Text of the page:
Michel Piccoli is very believable as a man in conflict trying to discern what he must do. Moretti, as the psychiatrist, brings humor to the plot when he devises a regional volleyball tournament for the cardinals to play as they wait for the pope to emerge. Of course, they think the pope is in his rooms praying; they don’t find out he is missing until he is found.
 
“We Have a Pope” is about the interior struggle of a simple man who wants to be honest to himself, the people, and God.


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John of Capistrano: It has been said the Christian saints are the world’s greatest optimists. Not blind to the existence and consequences of evil, they base their confidence on the power of Christ’s redemption. The power of conversion through Christ extends not only to sinful people but also to calamitous events.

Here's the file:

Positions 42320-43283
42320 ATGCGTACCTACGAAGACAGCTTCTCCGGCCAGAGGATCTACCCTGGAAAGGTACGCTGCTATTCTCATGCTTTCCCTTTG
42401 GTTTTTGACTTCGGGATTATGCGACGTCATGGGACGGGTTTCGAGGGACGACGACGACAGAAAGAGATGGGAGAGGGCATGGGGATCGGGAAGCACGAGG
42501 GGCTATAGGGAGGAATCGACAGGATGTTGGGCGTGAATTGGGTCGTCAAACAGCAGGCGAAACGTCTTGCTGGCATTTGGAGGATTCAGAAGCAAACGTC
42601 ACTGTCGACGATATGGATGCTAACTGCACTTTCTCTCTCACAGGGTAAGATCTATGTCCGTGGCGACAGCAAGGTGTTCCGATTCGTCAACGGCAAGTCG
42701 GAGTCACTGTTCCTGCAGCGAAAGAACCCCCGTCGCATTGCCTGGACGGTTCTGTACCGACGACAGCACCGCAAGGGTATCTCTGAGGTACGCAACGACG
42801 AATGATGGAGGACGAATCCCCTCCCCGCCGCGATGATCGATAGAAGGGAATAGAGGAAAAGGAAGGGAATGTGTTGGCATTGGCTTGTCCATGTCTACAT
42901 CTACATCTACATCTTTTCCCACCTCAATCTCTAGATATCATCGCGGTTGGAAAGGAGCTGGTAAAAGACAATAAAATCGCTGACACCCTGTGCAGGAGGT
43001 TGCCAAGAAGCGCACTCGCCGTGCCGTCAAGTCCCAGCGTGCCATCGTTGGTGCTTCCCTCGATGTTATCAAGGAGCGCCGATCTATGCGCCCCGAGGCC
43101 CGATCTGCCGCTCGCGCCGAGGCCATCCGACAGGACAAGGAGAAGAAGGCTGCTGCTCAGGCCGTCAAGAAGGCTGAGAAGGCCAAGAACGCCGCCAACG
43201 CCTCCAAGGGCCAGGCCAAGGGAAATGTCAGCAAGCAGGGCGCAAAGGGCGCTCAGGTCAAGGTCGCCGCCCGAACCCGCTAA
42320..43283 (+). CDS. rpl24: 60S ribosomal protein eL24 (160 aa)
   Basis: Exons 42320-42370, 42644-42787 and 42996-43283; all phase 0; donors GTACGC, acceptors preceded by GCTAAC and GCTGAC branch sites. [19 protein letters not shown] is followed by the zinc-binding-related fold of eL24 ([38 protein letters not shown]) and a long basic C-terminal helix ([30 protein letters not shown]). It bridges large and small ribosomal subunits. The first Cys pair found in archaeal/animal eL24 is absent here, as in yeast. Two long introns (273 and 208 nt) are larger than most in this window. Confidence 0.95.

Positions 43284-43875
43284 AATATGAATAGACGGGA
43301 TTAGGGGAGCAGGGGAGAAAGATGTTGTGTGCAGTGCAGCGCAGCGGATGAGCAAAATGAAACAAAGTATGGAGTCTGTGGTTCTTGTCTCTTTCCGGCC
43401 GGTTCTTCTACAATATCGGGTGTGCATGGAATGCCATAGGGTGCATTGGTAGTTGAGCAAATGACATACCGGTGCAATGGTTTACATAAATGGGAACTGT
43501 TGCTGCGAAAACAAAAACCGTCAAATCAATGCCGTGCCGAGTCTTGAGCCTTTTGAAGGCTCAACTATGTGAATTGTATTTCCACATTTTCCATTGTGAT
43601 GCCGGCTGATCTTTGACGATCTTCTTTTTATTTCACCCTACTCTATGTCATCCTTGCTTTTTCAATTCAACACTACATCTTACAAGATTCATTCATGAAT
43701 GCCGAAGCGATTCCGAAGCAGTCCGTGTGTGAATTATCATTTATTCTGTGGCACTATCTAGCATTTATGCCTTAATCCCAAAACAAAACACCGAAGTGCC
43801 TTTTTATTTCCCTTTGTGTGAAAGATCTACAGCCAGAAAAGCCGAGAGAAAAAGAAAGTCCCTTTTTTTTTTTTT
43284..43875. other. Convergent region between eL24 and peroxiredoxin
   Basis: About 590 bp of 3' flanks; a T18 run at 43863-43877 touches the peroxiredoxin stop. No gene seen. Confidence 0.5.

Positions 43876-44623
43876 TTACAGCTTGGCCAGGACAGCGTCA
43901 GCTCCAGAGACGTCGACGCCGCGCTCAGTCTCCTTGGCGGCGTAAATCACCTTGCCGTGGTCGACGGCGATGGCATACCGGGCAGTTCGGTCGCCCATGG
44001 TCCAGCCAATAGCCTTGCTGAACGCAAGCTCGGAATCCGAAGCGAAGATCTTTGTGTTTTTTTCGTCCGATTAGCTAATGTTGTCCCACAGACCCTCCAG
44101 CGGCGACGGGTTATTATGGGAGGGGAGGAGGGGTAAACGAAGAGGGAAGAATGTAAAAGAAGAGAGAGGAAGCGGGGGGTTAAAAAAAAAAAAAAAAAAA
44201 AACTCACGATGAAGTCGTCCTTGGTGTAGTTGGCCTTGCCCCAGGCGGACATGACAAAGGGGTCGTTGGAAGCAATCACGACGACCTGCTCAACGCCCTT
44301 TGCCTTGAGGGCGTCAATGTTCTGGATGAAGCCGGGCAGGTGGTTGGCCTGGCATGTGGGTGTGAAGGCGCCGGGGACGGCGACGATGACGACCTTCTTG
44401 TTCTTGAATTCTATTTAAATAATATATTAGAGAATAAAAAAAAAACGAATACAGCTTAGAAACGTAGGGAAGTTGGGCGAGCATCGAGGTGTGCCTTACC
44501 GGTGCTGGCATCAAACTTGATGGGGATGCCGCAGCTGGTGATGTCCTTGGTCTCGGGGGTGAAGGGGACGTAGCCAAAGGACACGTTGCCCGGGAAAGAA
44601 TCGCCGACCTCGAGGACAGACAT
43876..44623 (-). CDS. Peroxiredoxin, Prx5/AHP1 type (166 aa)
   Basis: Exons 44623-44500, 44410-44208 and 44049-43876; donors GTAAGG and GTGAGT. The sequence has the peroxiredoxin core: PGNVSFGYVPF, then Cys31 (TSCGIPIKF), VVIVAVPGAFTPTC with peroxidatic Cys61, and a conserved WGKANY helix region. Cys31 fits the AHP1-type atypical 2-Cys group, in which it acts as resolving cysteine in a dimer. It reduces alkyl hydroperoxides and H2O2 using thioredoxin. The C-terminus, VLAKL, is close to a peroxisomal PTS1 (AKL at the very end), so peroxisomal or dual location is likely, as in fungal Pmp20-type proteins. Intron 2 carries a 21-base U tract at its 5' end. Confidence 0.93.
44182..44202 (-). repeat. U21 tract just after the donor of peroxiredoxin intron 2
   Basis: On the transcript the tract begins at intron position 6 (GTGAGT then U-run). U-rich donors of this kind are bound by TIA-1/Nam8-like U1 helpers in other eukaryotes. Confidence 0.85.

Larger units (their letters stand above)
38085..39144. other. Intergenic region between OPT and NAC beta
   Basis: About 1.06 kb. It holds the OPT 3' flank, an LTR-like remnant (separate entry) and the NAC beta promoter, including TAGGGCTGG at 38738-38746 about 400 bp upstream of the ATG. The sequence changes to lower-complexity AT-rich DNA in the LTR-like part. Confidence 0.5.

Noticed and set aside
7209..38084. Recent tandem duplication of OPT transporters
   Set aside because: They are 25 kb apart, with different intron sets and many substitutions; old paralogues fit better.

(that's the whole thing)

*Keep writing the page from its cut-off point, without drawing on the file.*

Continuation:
<p>Imagine being born in the 14th century. One-third of the population and nearly 40 percent of the clergy were wiped out by the bubonic plague. The Western Schism split the Church with two or three claimants to the Holy See at one time. England and France were at war. The city-states of Italy were constantly in conflict. No wonder that gloom dominated the spirit of the culture and the times. </p><p>John Capistrano was born in 1386. His education was thorough. His talents and success were great. When he was 26 he was made governor of Perugia. Imprisoned after a battle against the Malatestas, he resolved to change his way of life completely. At the age of 30 he entered the Franciscan novitiate and was ordained a priest four years later. </p><p>His preaching attracted great throngs at a time of religious apathy and confusion. He and 12 Franciscan brethren were received in the countries of central Europe as angels of God. They were instrumental in reviving a dying faith and devotion. </p><p>The Franciscan Order itself was in turmoil over the interpretation and observance of the Rule of St. Francis. Through John’s tireless efforts and his expertise in law, the heretical Fraticelli were suppressed and the "Spirituals" were freed from interference in their stricter observance. </p><p>He helped bring about a reunion with the Greek and Armenian Churches, unfortunately only a brief arrangement. </p><p>When the Turks captured Constantinople in 1453, he was commissioned to preach a crusade for the defense of Europe. Gaining little response in Bavaria and Austria, he decided to concentrate his efforts in Hungary. He led the army to Belgrade. Under the great General John Hunyadi, they gained an overwhelming victory, and the siege of Belgrade was lifted. Worn out by his superhuman efforts, Capistrano was an easy prey to an infection after the battle. He died October 23, 1456.</p> American Catholic Blog When we are linked by the power of prayer, we as it were, hold each other’s hand as we walk side by side along a slippery path; and thus by the bounteous disposition of charity, it comes about that the harder each one leans on the other, the more firmly we are riveted together in brotherly love. —St. Gregory the Great